Some of the artists venture out into the world examining the landscape from both macro and micro viewpoints. Mike Glier’s project Latitude, Longitude and Antipodes targets specific locations on the globe to create a series of plein air improvisational paintings. For Latitude, which will be on view in Badlands, Glier stayed in one place (his own backyard) for an extended period to paint the changes of season as the earth shifts on its axis; while for Longitudehe is currently traveling along the 70th meridian of longitude between the Arctic Circle and the Equator to paint the changing landscape. Gregory Euclide also explores his own backyard through a series of mixed-media constructions that combine delicately drawn bucolic landscapes that are crumpled like trash and combined with bits of the outdoors ­ dirt, branches and fungus. Marine Hugonnier’s film trilogy (Ariana, The Last Tour and Traveling Amazonia) deals with the political and environmental regulation of landscape attractions. Ariana (2002), which will be on view in Badlands, explores her inability to take 360° panoramic images of many of the most beautiful landscapes in modern Afghanistan.

Jane Marsching and Mitchell Joachim/Terreform travel even further afield – and into the future – with Arctic Listening Post (2006-present), an inter-disciplinary multimedia project that deals with historic impressions of the Arctic and how we can imagine a future there. With the fanciful air of Jules Verne, Marsching and Mitchell Joachim/Terreform are working in collaboration with scientists, architects, artists and even science fiction writers to conceive how we could sustain life at the North Pole in 100 years.

How disasters affect the land

Another group of artists addresses both natural and man-made disasters and how they affect the land and its inhabitants. Leila Daw’s large-scale paintings deal with floods and volcanoes and how they impact both the landscape and civilization; in her work the constructed environment is always being wiped out as a lesson to the interlopers. Melissa Brown and J. Henry Fair deal more directly with the beauty of a declining landscape. Brown’s Anime-inspired paintings look like postcard images of national parks until closer examination reveals an oil slick on the surface of the water or a technicolor view of Niagara Falls. Fair’s unaltered aerial photographs seem to capture beautiful abstractions of the landscape, while, in truth, their “beauty” is actually the result of man-made chemical processes that are actively polluting the landscape.

Land use and aesthetics

Sustainability and politics of land use are at the forefront for artists who look at how people use the landscape, and also at alternative modes of energy. Center for Land Use Interpretation’s (CLUI) mission is to better understand land and landscape usages through research, artist residencies and exhibitions. For Badlands, CLUI will present a project entitled Massachusetts Monuments: Images of Points of Interest in the Bay State, which uses photographs and text to take museum visitors on a virtual tour of land usage throughout Massachusetts. Visitors weave through a world of plants and paths, occasionally discovering small carved marble highways and cityscapes in Yutaka Sone’s indoor “jungles” -- ideal worlds where nature engulfs “progress.” Joseph Smolinski, on the other hand, provides a creative solution to the politics of the land use by creating a wind turbine made to look like an enormous pine tree – not unlike the cell phone tower “trees” that dot our highways – merging a facsimile of a natural environment with a renewable power source.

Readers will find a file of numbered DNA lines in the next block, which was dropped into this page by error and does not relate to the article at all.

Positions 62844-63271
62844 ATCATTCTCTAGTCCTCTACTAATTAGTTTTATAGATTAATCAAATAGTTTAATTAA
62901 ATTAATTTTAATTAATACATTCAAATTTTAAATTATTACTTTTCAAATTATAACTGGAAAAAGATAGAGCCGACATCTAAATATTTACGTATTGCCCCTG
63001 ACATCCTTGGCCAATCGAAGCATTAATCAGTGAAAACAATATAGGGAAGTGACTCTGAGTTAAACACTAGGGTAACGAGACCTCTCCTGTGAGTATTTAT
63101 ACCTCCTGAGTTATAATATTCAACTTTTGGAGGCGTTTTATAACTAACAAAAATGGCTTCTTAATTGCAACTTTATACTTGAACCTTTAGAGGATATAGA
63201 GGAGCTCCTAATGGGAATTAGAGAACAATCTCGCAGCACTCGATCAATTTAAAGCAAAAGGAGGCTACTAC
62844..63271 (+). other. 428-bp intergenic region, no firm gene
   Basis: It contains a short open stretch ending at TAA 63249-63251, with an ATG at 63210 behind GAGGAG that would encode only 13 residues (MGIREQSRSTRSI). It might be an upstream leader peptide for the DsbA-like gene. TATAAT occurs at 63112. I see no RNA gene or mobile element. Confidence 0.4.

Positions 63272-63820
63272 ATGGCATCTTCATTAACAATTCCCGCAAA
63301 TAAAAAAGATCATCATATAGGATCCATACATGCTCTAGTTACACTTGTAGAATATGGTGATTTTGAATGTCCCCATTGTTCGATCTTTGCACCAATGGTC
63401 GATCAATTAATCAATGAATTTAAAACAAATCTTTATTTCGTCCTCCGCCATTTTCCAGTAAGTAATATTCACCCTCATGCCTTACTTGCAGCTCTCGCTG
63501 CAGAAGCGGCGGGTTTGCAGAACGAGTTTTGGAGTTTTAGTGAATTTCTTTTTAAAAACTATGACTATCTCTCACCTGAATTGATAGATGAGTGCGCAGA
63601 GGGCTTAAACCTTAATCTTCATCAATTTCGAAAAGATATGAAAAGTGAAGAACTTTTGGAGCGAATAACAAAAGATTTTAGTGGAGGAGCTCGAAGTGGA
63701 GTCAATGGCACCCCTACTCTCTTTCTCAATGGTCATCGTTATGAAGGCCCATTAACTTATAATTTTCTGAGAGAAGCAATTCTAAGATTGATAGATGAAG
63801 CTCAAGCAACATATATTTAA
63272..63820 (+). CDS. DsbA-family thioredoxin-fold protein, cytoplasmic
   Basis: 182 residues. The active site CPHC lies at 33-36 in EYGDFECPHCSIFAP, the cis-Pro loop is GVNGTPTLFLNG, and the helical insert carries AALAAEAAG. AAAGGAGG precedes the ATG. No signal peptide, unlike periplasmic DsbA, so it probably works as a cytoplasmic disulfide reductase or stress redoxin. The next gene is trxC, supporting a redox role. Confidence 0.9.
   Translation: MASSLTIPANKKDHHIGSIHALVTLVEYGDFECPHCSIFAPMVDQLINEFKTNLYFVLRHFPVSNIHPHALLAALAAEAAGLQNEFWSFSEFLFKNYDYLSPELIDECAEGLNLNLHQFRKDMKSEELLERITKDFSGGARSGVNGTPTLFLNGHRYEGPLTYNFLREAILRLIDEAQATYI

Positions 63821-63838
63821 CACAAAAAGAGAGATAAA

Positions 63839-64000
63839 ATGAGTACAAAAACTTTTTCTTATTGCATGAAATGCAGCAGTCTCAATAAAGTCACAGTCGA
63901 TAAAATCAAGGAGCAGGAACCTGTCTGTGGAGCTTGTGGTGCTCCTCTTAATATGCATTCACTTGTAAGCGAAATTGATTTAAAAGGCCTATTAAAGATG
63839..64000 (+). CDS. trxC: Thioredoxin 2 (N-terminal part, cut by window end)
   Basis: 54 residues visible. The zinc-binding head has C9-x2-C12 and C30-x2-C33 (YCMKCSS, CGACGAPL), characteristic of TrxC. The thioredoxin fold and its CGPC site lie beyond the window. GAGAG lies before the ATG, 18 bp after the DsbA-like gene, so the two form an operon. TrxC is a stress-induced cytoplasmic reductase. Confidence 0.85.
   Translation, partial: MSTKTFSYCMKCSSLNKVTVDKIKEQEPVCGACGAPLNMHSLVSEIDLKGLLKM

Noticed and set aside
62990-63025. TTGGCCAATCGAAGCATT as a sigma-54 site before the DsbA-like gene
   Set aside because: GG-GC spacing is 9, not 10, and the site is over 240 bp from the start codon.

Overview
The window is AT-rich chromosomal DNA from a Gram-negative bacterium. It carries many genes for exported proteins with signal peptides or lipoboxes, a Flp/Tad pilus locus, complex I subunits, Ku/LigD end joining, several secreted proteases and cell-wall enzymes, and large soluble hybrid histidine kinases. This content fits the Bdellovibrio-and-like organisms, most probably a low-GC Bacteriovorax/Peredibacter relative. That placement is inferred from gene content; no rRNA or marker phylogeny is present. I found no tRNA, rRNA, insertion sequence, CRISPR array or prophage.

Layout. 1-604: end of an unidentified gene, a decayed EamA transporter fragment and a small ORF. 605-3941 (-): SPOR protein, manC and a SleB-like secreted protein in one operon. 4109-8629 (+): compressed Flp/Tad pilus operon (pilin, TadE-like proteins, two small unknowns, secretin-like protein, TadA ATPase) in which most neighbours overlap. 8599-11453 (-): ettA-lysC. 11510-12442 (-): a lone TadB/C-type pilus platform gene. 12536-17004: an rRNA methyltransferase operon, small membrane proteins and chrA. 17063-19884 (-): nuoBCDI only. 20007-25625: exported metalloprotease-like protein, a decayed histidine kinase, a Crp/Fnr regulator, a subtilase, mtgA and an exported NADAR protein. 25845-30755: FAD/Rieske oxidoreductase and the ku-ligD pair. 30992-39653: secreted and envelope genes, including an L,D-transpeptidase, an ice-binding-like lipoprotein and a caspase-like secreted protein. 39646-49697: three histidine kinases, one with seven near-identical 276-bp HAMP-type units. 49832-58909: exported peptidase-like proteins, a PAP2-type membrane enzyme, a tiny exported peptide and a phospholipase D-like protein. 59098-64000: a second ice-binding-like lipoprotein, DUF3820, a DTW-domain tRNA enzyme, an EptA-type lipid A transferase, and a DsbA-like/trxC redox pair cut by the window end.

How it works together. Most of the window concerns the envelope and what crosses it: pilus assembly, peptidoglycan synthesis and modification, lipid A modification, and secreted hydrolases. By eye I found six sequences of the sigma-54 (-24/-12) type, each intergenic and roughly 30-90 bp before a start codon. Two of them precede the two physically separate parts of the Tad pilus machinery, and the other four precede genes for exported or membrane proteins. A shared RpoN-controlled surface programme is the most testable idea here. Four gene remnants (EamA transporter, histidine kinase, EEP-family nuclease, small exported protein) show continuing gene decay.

Though much of the work in Badlands deals with decline and ecological ruin, the exhibition is not without beauty, and the ultimate message is, perhaps, just to look, really look at the landscape around you. The final group of artists marvels at the physical “beauty” of the natural world. Anthony Goicolea straddles fantasy and reality by presenting monumental photographs of unpopulated, surreal landscapes that reference the Hudson River School and Ansel Adams but are decidedly contemporary, and almost sinister.Snowscape (2002-03), a 26-foot panoramic print, will be installed in MASS MoCA’s Tall Gallery. Jennifer Steinkamp’s projections offer views of swaying trees or dancing flowers that blend a sort of technicolor beauty with digital rather than naturalistic effect.

Nina Katchadourian entices viewers to look beyond the gallery walls to the outdoors. Visitors who search long and far enough will be rewarded with the sight of an altered tree, installed with permanently brilliant fall foliage, impervious to the change of seasons. Mary Temple similarly plays with traditional notions of how we look at trees. As soon as viewers of Badlands walk into the gallery they will see shadows of trees on the walls, miraculously visible without nearby windows. This is Temple’s work, subtle wall drawings of the shadows of trees, both seemingly present and disappearing before the viewer’s eyes, just like the landscape itself.